Living things & the processes of life - Interaction of living things with their environment - Energy for living things - G5
This is the Teacher's Guide for this targetThis is the Teacher's Guide for this targetTeacher's Guide



1. For many urban children their knowledge of where food comes from may be limited to the name of the local supermarket and some expansion of this lesson may be necessary. For example, with the help of additional resources from which, using vocabulary understandable for children, will introduce the necessary points.

If possible, show the children the ingredients for some of the ready-made foods that they are familiar with e.g. bread, pizza, chips, biscuits etc. and again if possible make some simple foods - cook bread rolls, biscuits or cake.

Video material can help to show how we get milk, flour etc.

Worksheets B23a (G)  and B23b (G) can be used for the children to record two simple food chains. If possible bring some samples of wheat into the classroom and use a wooden mallet to grind or beat some seeds into flour.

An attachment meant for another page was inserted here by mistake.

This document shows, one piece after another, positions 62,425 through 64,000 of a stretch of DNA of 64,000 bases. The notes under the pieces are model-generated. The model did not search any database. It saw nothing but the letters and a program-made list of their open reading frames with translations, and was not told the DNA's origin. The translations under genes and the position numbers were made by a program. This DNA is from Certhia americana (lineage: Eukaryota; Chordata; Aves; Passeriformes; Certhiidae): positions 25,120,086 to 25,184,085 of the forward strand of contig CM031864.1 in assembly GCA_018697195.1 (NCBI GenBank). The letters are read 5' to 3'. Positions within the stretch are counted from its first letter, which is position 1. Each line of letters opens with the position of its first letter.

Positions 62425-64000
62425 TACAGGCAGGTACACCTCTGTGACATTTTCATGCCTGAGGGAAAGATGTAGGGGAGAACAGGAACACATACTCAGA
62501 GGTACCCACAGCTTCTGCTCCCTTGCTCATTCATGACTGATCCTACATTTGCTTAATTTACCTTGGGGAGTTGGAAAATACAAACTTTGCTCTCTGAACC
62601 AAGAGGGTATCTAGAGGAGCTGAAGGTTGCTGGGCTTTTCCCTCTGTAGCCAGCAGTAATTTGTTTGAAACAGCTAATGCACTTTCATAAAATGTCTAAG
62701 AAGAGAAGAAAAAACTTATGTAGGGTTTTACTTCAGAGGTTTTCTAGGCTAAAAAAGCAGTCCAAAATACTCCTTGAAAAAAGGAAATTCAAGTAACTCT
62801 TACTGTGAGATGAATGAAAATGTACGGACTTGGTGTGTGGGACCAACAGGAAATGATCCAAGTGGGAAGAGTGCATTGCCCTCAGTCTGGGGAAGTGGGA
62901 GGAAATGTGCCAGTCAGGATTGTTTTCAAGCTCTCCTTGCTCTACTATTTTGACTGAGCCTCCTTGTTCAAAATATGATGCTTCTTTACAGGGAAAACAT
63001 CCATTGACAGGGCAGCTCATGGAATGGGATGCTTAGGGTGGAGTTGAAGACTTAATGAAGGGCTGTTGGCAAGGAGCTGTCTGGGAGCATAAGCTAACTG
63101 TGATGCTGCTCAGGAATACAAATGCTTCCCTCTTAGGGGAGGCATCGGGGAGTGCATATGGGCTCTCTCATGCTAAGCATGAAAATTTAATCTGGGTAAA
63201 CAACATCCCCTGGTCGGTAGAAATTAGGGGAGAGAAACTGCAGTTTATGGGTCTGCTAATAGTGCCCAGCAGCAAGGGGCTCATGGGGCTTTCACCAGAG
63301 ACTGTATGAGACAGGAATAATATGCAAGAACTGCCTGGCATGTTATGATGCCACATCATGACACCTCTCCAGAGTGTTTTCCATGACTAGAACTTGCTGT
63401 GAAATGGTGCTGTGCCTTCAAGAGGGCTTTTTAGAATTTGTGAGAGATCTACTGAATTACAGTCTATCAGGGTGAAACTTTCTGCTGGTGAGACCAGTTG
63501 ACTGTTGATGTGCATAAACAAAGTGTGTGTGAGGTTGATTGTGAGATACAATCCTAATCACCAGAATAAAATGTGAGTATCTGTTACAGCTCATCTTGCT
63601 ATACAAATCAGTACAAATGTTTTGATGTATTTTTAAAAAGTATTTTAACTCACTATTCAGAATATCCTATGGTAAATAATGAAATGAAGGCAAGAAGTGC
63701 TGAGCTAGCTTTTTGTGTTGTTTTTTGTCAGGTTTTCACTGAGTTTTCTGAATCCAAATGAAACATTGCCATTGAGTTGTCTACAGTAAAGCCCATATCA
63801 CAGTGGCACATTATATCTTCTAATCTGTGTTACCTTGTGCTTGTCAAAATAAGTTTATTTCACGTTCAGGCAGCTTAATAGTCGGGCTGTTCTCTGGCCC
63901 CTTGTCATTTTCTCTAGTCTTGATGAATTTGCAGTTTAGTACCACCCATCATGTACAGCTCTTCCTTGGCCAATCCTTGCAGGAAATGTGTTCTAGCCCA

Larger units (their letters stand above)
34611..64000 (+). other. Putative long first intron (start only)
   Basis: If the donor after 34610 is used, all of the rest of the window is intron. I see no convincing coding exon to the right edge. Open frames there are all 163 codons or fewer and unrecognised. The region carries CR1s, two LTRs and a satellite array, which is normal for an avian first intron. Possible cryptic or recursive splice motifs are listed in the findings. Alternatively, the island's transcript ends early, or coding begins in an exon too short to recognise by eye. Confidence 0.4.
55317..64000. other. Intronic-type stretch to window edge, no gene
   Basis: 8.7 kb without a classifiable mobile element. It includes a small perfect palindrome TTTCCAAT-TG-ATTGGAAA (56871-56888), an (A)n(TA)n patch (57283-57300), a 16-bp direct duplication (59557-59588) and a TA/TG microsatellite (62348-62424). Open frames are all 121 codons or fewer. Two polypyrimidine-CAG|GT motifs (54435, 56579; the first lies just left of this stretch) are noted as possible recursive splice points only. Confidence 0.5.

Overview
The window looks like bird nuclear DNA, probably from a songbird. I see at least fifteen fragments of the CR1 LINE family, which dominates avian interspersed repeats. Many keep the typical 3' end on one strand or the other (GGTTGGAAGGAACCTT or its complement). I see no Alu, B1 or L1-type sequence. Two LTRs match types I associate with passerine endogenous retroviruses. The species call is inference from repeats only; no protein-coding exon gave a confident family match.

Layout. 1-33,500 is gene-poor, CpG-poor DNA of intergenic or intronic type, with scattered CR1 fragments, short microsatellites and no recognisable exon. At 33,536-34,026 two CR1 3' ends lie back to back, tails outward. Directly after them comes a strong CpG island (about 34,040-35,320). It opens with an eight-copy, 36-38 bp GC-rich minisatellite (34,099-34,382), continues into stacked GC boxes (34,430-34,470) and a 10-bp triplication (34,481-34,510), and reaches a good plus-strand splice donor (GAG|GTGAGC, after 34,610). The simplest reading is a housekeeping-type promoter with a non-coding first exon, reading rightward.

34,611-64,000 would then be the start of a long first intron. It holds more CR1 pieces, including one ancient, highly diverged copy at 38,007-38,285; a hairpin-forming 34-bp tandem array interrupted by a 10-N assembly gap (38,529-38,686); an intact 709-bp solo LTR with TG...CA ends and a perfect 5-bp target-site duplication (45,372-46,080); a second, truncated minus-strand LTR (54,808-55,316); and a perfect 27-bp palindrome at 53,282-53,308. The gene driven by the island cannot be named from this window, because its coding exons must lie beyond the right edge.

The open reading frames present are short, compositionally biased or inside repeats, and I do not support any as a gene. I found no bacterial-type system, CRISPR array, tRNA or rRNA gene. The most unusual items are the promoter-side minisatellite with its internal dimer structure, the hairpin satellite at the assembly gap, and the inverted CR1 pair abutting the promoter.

2. It may be helpful at this point to discuss with the children the difference between herbivores, carnivores, omnivores and the commonly used terms ‘vegetarian’ and 'vegan'.

Many of the meat products the children are familiar with bear no resemblance to the meat they originate from and some may be surprised to find that their favourite burger comes from a cow or a pig.

3. If fish are mentioned the food chain is as follows - small fish feed off algae and seaweed which use the Sun as their source of energy. Bigger fish such as cod and haddock eat the smaller fish and we eat them.

Drinks, particularly cola and other brand names are best avoided because their ingredients are mostly water, assorted chemicals and some secret bits and pieces.